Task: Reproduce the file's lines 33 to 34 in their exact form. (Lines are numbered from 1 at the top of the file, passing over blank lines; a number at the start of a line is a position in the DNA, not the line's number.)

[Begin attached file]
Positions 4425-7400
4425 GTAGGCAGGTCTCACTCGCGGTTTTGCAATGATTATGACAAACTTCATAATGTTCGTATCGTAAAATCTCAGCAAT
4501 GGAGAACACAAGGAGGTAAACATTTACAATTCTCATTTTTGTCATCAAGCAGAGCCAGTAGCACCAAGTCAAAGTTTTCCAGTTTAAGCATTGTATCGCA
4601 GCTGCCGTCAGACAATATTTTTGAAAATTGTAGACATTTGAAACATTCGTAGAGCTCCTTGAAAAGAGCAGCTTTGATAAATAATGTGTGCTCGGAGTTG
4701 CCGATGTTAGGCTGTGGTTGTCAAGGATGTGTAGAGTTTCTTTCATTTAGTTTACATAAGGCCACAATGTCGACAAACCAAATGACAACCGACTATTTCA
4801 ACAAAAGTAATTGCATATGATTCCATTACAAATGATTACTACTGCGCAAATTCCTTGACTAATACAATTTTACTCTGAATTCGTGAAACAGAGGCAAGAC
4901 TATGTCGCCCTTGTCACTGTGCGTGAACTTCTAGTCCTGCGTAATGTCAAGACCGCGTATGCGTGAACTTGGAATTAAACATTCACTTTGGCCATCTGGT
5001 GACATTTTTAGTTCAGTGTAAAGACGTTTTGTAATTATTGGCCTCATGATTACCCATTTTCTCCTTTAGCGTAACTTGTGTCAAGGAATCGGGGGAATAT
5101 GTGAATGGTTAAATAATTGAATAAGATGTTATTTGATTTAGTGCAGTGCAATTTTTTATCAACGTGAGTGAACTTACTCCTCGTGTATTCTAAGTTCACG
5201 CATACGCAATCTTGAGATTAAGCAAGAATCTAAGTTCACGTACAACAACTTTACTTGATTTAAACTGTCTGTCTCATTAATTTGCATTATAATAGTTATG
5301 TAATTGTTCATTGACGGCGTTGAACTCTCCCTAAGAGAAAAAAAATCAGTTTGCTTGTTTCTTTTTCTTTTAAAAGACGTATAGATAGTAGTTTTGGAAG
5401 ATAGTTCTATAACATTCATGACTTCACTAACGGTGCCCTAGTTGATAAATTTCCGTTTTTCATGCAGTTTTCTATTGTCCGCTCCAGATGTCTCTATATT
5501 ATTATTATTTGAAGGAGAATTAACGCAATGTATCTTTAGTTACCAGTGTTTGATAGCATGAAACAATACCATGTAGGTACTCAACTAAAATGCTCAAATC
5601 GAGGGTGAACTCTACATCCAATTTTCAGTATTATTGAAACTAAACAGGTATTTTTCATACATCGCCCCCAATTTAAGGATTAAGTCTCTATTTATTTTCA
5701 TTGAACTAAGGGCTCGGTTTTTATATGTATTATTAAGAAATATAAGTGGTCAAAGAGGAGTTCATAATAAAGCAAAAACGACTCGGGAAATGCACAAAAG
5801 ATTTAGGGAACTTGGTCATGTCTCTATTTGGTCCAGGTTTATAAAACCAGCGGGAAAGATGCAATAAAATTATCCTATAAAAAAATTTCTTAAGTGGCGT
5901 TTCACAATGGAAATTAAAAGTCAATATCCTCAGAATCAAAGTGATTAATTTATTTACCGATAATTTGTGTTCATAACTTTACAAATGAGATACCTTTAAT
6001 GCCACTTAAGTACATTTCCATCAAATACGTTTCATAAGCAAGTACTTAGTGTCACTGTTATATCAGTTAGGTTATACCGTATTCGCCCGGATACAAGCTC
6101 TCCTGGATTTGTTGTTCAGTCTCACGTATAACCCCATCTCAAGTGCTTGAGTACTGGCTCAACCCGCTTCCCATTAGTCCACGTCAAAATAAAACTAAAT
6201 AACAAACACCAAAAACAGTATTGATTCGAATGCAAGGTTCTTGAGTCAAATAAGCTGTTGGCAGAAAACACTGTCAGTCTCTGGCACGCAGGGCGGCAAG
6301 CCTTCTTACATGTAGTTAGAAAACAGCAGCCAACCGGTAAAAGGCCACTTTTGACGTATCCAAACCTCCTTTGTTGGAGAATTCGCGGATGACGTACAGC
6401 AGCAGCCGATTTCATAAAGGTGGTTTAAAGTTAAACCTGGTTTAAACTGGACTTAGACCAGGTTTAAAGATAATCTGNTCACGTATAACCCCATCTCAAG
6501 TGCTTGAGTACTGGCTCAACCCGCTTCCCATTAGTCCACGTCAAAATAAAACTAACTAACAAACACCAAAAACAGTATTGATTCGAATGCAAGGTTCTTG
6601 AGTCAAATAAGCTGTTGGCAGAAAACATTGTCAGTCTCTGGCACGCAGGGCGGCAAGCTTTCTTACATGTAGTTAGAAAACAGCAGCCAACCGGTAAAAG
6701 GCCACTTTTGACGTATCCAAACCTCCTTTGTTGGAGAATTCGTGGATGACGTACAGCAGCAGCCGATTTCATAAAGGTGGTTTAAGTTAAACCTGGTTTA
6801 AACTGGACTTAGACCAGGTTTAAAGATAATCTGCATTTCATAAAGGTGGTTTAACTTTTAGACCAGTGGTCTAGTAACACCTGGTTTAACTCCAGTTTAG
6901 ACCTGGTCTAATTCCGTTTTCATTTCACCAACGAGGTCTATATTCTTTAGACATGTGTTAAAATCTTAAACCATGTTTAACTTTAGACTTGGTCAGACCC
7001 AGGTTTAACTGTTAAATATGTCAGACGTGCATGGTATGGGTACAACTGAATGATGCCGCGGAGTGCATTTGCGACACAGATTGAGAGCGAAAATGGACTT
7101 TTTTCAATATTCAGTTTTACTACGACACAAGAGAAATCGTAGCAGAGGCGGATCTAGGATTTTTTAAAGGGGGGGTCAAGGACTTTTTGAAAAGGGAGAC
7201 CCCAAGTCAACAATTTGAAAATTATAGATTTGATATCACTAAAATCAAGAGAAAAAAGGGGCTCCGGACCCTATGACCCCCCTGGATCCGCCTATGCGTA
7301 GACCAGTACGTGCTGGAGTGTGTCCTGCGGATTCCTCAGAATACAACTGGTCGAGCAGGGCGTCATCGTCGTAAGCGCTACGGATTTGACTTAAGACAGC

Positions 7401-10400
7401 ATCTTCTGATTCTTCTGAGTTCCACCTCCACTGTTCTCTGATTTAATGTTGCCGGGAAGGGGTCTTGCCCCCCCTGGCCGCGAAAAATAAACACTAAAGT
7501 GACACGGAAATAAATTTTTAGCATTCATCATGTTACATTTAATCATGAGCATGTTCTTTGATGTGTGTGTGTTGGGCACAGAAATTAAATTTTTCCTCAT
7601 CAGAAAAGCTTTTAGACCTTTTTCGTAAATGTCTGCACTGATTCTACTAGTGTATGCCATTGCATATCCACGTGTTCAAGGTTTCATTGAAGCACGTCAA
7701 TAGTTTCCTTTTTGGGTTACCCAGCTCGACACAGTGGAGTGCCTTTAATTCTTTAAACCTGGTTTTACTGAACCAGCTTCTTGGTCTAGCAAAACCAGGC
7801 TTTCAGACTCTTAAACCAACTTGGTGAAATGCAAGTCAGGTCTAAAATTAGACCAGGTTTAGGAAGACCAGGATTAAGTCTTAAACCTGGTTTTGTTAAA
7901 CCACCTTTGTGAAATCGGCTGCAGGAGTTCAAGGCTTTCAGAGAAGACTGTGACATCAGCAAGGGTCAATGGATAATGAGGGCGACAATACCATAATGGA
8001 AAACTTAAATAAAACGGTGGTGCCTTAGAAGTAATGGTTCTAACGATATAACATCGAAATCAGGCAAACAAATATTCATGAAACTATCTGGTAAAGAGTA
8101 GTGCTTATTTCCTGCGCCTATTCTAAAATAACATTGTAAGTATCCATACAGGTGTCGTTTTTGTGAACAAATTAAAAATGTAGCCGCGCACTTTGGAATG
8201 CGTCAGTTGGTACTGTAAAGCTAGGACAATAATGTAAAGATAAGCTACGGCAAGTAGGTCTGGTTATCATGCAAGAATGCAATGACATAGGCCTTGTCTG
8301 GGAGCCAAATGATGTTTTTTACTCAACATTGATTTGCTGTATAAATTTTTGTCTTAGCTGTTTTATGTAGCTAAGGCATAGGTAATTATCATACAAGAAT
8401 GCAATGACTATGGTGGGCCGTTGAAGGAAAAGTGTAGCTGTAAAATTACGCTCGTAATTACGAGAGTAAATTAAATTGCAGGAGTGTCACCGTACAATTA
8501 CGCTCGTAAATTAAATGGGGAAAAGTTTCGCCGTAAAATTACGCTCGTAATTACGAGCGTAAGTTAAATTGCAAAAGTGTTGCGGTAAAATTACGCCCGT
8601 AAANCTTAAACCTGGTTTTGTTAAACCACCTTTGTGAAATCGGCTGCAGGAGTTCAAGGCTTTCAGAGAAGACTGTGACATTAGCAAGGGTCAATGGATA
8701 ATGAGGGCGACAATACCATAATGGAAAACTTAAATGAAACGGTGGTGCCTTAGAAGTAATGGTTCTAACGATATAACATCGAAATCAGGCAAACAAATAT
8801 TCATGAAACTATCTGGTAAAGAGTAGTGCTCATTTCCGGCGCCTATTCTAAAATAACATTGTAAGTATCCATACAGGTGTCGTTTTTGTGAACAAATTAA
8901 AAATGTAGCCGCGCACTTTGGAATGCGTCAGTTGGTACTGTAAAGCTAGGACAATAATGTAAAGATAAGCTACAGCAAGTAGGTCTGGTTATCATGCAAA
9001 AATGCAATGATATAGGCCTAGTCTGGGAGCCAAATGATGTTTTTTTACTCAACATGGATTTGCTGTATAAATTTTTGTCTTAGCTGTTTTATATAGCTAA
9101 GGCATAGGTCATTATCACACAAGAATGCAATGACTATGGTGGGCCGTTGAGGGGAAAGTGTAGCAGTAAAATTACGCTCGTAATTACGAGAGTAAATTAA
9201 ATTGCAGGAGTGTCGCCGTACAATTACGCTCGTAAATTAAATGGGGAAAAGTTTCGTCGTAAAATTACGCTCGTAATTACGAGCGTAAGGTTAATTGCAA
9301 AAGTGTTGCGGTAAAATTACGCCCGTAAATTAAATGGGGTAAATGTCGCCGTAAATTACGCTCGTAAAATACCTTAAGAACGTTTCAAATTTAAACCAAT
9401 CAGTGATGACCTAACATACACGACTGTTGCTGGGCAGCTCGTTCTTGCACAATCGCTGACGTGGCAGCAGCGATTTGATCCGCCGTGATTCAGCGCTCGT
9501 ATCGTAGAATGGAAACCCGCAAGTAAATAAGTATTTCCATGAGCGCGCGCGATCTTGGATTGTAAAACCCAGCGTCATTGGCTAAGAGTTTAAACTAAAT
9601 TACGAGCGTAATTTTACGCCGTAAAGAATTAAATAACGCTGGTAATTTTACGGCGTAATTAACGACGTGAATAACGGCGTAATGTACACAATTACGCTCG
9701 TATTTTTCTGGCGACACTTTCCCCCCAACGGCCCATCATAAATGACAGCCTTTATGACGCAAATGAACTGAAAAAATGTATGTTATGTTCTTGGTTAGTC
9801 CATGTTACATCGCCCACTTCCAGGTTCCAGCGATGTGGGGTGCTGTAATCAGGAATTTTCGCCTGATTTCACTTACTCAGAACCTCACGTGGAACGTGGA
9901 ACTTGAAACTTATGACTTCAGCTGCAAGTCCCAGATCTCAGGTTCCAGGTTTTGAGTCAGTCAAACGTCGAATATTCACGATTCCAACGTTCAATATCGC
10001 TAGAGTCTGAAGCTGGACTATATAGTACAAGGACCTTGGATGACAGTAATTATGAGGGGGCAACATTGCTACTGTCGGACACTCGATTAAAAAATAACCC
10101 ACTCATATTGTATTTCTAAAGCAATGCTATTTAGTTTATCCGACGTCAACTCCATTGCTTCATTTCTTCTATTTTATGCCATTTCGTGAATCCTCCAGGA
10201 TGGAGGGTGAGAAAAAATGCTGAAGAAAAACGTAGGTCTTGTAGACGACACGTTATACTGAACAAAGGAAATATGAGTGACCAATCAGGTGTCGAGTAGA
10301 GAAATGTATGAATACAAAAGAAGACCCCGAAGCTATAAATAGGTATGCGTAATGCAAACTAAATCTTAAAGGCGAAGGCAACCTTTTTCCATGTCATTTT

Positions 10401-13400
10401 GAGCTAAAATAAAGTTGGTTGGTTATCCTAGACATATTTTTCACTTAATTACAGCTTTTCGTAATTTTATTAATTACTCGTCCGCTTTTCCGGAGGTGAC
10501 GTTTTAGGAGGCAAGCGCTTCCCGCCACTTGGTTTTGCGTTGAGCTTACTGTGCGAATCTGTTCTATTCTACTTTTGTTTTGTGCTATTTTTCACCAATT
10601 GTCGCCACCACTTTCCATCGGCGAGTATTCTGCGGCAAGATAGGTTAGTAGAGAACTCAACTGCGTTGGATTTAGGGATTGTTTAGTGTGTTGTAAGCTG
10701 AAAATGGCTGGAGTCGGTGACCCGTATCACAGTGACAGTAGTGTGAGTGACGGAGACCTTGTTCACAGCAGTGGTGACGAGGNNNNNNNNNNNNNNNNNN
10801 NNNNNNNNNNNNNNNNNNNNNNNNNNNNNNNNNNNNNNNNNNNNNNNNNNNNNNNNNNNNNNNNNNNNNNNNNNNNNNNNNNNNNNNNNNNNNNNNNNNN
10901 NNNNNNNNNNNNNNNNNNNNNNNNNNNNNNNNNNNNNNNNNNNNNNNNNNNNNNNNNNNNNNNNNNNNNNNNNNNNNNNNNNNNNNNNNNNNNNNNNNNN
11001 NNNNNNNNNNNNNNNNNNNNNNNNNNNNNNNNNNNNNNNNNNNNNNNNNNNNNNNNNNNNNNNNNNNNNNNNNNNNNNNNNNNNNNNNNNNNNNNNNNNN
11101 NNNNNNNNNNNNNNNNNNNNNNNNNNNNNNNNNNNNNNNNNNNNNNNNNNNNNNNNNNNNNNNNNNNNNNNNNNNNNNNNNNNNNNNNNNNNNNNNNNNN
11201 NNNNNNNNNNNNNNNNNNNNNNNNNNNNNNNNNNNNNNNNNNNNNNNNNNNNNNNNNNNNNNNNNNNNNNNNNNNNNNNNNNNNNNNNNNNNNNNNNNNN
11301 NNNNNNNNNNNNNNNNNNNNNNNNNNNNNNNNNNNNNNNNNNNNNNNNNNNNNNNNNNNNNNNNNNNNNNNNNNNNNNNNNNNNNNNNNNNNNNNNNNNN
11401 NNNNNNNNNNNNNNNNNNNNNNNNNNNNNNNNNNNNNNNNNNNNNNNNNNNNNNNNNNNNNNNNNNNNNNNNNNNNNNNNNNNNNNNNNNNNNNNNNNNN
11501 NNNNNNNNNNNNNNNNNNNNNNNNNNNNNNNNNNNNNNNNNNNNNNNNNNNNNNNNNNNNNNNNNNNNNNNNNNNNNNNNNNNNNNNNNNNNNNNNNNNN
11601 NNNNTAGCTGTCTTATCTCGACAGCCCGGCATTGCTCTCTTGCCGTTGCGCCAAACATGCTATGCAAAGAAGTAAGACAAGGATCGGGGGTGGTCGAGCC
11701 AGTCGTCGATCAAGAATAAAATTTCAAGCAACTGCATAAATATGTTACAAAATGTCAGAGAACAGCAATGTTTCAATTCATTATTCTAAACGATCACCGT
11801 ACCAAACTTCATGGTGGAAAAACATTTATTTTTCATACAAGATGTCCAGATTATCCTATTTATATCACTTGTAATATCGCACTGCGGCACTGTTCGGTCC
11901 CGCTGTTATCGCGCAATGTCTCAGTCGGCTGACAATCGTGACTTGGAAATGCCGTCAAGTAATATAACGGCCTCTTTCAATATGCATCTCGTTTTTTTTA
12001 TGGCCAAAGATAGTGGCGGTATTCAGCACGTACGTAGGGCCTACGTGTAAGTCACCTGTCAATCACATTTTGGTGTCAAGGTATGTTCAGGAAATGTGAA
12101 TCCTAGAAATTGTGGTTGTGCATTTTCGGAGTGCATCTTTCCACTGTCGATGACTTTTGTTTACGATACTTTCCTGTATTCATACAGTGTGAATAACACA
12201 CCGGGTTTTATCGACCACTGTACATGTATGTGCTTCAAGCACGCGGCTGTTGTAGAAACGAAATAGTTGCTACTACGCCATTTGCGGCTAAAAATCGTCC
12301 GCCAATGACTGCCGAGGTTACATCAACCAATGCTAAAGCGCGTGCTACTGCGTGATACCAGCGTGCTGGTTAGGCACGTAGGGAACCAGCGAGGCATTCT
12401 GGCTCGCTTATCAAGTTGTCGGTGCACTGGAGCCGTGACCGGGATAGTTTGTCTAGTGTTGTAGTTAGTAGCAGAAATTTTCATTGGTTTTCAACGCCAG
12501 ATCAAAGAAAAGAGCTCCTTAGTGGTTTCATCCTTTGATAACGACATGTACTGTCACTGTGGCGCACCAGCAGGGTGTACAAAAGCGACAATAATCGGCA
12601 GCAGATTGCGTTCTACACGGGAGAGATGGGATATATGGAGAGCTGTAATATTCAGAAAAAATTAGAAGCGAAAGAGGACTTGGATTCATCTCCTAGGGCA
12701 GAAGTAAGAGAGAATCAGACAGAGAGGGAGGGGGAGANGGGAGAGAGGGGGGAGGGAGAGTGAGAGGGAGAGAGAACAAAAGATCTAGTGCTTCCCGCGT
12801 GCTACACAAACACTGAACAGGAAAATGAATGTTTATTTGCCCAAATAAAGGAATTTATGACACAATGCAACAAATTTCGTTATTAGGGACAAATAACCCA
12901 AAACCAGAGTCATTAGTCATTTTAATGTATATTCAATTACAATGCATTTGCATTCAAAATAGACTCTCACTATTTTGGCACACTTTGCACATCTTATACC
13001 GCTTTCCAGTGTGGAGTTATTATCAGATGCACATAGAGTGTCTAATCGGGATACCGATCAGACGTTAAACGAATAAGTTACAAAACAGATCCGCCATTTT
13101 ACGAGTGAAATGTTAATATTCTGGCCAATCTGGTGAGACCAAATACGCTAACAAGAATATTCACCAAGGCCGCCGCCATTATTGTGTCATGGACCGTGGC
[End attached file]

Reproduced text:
7401 ATCTTCTGATTCTTCTGAGTTCCACCTCCACTGTTCTCTGATTTAATGTTGCCGGGAAGGGGTCTTGCCCCCCCTGGCCGCGAAAAATAAACACTAAAGT
7501 GACACGGAAATAAATTTTTAGCATTCATCATGTTACATTTAATCATGAGCATGTTCTTTGATGTGTGTGTGTTGGGCACAGAAATTAAATTTTTCCTCAT